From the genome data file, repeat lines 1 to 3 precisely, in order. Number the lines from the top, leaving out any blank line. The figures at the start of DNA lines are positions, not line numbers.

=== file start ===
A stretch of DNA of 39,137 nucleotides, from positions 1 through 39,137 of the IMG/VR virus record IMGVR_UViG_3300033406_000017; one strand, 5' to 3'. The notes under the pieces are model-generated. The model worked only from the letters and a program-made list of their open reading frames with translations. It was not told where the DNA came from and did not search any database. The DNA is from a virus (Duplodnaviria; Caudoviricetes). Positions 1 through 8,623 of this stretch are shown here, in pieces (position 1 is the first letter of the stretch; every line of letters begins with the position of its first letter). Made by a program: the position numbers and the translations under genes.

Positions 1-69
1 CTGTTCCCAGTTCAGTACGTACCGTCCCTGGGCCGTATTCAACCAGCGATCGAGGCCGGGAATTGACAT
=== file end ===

A stretch of DNA of 39,137 nucleotides, from positions 1 through 39,137 of the IMG/VR virus record IMGVR_UViG_3300033406_000017; one strand, 5' to 3'. The notes under the pieces are model-generated. The model worked only from the letters and a program-made list of their open reading frames with translations. It was not told where the DNA came from and did not search any database. The DNA is from a virus (Duplodnaviria; Caudoviricetes). Positions 1 through 8,623 of this stretch are shown here, in pieces (position 1 is the first letter of the stretch; every line of letters begins with the position of its first letter). Made by a program: the position numbers and the translations under genes.

Positions 1-69
1 CTGTTCCCAGTTCAGTACGTACCGTCCCTGGGCCGTATTCAACCAGCGATCGAGGCCGGGAATTGACAT